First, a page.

Race Report: Kirkintilloch 12.5k 2022 (Andrew)

12 hills in 12 kilometres

In 2002, ex-fireman Lloyd Scott took over five days to complete the London Marathon wearing a deep sea diving suit weighing an incredible 130lbs. I used to think he was crazy for taking on the marathon while dressed like a submarine but, after running the Kirkintilloch 12.5k on Sunday 13 February 2022, I’m just jealous.  I wish I I’d worn a diving suit while running through some of the puddles/newly formed lochs on the course.  The race was held in Marti Pellow weather: wet, wet, wet.

About the race:

The Kirkintilooch 12.5k is a hilly loop around the northern edge of Kirkintilloch. It’s held on quiet country roads except for one small section through a housing estate. Even though the roads are open, it feels like a closed road race, you only see a handful of cars.

This year was the fifteenth anniversary of the race, though only the 14th time it’s been held. That’s what a global pandemic does to anniversaries – it makes years disappear. The race number were also confused. The numbers had “2020” printed on them. So, the 15th anniversary was the 14th race run under the banner of 2020 in 2022.

About the course: 

The course is a loop with a challenging up and down profile of 12 hills in 12 kms.  You can find out more about the route here from our previous reports: here, here and here

How was it?

Did I mention it was wet? 

The problem with 12 hills is that you also have 12 ‘valleys’ and those valleys quickly filled with puddles so deep they could have been French philosophers. The rain didn’t stop, the water flowed down every hill and it was difficult to avoid the thought that there must be better ways to spend a Sunday morning than running outside in Kirkintilloch: maybe diving into a pit of snakes or brushing your teeth with a brillo pad or running a marathon while wearing a diving suit… all would be better options.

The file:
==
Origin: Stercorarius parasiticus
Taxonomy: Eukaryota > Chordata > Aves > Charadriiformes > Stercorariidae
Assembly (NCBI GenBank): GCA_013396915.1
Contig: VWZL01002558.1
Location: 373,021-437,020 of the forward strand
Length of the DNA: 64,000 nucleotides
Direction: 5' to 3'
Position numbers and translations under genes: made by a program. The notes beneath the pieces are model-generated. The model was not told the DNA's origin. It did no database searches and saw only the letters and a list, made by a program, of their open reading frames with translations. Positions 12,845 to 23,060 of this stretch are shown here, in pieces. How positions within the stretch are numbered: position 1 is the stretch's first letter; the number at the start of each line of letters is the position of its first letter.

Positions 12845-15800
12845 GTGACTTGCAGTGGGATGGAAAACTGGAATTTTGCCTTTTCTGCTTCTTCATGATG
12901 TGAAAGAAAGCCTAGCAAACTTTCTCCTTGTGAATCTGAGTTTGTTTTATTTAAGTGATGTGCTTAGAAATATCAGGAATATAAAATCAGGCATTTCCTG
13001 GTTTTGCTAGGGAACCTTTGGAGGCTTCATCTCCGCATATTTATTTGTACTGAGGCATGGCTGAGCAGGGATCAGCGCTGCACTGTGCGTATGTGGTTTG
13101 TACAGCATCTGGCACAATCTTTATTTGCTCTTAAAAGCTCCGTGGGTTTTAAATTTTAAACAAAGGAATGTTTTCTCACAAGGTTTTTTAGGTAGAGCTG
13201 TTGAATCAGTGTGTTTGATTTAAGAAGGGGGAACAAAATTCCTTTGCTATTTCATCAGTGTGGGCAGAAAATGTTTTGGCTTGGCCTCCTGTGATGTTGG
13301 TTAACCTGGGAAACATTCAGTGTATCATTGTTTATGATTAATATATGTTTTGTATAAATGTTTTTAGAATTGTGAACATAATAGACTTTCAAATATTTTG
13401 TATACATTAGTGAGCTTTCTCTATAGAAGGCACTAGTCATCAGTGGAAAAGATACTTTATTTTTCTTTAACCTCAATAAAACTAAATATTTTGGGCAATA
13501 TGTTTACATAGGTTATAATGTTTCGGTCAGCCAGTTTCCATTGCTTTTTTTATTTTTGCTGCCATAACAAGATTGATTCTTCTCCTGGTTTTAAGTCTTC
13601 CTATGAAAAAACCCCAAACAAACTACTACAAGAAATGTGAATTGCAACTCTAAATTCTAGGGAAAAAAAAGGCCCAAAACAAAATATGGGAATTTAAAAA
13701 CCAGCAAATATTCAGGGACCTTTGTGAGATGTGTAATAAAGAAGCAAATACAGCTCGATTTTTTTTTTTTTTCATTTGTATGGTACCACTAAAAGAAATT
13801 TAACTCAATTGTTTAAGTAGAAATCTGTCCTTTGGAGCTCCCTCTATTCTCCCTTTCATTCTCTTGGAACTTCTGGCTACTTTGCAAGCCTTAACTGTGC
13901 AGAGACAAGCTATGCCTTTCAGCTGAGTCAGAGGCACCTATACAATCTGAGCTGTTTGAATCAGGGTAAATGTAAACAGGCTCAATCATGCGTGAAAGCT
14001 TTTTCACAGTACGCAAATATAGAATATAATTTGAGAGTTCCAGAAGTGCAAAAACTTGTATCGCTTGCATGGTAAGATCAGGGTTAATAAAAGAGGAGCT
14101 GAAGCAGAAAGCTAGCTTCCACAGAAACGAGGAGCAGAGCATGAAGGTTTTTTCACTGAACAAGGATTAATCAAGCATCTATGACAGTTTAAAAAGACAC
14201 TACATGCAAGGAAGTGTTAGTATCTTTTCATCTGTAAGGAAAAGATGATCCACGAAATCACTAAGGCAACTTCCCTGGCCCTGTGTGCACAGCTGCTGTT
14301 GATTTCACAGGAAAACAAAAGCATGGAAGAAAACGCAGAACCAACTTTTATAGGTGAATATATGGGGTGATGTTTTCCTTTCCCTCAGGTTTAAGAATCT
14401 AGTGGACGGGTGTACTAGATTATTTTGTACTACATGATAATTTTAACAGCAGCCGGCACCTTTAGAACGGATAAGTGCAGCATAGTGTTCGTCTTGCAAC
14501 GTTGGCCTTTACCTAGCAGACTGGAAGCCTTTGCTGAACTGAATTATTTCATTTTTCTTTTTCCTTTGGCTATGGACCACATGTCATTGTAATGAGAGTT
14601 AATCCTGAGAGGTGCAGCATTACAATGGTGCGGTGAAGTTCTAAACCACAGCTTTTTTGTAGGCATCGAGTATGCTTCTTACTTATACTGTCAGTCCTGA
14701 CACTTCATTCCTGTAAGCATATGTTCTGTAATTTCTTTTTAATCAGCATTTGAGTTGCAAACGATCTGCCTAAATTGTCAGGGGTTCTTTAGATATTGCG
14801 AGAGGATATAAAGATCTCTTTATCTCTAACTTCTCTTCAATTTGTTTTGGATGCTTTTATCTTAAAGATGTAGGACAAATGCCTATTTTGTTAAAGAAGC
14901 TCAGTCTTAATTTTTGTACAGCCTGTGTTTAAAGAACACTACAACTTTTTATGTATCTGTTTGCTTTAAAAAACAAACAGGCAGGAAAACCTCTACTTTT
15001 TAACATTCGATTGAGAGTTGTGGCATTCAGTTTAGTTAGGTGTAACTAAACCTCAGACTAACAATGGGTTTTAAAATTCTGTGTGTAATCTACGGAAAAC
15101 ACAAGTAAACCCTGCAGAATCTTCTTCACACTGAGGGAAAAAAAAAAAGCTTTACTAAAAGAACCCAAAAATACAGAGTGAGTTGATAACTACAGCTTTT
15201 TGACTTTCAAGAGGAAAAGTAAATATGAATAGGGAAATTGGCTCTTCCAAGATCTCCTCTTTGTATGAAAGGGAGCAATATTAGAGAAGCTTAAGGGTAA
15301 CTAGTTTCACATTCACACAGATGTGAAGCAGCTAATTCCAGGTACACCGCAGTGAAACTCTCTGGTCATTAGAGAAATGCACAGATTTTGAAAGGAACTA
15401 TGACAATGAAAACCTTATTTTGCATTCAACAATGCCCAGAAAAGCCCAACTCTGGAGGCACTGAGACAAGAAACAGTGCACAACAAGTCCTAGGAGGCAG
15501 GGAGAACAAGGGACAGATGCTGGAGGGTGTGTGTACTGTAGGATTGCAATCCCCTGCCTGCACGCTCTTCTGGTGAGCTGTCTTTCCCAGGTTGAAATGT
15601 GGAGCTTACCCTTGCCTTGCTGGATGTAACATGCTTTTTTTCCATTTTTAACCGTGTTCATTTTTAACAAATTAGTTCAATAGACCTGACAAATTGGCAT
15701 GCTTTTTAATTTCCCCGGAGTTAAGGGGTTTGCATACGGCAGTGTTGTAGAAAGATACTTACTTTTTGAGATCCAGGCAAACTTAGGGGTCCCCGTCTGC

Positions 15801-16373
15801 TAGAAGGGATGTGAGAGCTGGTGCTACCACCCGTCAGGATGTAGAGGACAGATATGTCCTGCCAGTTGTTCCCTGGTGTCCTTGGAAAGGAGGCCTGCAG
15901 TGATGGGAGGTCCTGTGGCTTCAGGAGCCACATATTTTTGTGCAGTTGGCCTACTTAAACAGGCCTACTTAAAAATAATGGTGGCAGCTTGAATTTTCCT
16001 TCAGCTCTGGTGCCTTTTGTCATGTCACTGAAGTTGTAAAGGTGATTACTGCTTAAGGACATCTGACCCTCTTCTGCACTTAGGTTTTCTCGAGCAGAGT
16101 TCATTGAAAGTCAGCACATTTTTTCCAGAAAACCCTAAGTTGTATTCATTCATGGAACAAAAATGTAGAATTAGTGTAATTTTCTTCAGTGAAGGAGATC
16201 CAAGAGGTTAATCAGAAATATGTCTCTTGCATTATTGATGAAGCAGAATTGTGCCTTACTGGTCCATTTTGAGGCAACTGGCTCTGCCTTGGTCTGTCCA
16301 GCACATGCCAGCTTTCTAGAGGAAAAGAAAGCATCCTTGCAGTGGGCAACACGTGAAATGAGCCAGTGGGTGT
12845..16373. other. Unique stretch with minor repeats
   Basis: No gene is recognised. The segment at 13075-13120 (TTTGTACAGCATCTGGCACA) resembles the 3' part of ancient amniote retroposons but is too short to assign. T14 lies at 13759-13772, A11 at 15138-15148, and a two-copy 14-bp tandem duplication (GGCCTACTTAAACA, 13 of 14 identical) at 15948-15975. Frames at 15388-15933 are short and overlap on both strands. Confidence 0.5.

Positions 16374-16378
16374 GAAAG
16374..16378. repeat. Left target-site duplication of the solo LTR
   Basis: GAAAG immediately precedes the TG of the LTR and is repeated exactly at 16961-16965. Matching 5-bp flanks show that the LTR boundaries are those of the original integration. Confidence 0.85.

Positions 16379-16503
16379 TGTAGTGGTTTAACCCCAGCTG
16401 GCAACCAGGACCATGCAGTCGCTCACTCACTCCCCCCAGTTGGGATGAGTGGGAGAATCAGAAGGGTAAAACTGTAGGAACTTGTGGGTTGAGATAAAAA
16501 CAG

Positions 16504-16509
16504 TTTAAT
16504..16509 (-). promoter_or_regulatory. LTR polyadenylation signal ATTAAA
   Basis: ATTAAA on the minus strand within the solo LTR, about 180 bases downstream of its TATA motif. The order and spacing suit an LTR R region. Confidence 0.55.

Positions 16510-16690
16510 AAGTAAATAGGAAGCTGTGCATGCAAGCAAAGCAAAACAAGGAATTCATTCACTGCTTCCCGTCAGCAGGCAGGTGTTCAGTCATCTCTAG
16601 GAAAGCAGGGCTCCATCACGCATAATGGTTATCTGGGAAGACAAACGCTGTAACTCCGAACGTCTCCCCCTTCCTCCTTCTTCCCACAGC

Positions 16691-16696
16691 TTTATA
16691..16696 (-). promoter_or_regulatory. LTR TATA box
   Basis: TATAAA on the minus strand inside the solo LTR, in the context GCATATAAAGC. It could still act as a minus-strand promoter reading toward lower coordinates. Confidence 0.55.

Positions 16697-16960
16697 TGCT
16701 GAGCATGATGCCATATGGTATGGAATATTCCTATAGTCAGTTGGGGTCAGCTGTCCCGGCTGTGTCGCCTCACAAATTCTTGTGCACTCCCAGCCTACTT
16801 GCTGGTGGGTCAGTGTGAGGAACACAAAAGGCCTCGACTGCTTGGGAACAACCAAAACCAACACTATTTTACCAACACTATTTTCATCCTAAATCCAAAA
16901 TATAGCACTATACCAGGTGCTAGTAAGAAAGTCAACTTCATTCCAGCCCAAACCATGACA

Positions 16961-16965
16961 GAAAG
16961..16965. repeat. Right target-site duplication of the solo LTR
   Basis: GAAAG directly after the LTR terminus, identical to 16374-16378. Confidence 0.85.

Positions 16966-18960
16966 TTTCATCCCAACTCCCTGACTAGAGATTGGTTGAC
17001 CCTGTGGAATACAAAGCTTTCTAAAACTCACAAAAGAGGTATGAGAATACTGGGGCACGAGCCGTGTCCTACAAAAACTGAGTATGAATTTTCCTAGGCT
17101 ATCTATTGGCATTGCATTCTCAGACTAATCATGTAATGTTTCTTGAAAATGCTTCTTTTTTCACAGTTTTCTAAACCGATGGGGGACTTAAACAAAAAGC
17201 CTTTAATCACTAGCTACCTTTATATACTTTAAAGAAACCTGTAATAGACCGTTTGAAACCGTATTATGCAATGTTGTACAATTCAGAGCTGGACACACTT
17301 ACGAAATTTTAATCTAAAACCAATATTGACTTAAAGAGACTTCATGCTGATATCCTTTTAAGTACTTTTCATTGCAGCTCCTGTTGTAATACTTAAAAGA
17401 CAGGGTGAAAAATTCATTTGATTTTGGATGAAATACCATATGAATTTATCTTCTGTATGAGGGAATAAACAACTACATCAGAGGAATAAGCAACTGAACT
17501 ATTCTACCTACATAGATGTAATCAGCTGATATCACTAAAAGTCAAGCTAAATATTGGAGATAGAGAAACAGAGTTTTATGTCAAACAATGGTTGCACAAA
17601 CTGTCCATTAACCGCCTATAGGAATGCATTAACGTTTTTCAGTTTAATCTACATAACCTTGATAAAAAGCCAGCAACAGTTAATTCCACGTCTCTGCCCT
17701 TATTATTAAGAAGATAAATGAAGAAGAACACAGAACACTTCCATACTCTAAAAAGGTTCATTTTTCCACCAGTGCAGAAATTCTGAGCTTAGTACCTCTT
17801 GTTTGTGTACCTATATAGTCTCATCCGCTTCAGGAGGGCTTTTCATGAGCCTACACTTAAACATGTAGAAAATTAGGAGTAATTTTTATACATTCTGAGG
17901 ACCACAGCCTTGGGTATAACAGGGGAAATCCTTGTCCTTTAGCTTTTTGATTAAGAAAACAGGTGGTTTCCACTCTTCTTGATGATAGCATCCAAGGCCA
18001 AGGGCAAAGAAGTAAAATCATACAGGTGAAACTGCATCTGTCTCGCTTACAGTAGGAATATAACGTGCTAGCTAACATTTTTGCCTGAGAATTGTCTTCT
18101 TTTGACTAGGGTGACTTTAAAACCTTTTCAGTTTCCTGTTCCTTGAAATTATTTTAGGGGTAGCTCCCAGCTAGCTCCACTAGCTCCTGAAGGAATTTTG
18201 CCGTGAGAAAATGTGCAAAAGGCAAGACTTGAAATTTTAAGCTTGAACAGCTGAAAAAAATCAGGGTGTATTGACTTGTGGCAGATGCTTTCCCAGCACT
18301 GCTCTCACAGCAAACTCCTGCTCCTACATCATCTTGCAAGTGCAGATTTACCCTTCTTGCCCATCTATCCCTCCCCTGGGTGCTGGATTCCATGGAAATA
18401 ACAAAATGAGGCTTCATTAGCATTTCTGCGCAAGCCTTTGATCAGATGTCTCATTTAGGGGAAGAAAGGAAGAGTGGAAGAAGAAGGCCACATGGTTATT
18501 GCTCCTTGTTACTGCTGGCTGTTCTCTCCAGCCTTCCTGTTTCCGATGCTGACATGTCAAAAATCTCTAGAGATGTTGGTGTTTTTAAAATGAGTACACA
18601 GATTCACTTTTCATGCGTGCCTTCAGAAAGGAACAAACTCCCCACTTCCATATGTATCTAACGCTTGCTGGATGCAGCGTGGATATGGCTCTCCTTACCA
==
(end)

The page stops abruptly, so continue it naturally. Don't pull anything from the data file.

The other side to the rain was the cold that starts to seep through your body unless you keep your legs and arms pumping. All my fastest times in races have happened while it’s been raining. I think rain makes you run faster. Usain Bolt may have run the fastest time ever for the 100 metres but I bet you that Noah was a pretty decent sprinter too when the rain started to fall.

Should I run it?

Absolutely. It’s a great race, very well organised and, most years, relatively dry. But if it does rain then just bring your flippers and a snorkel.

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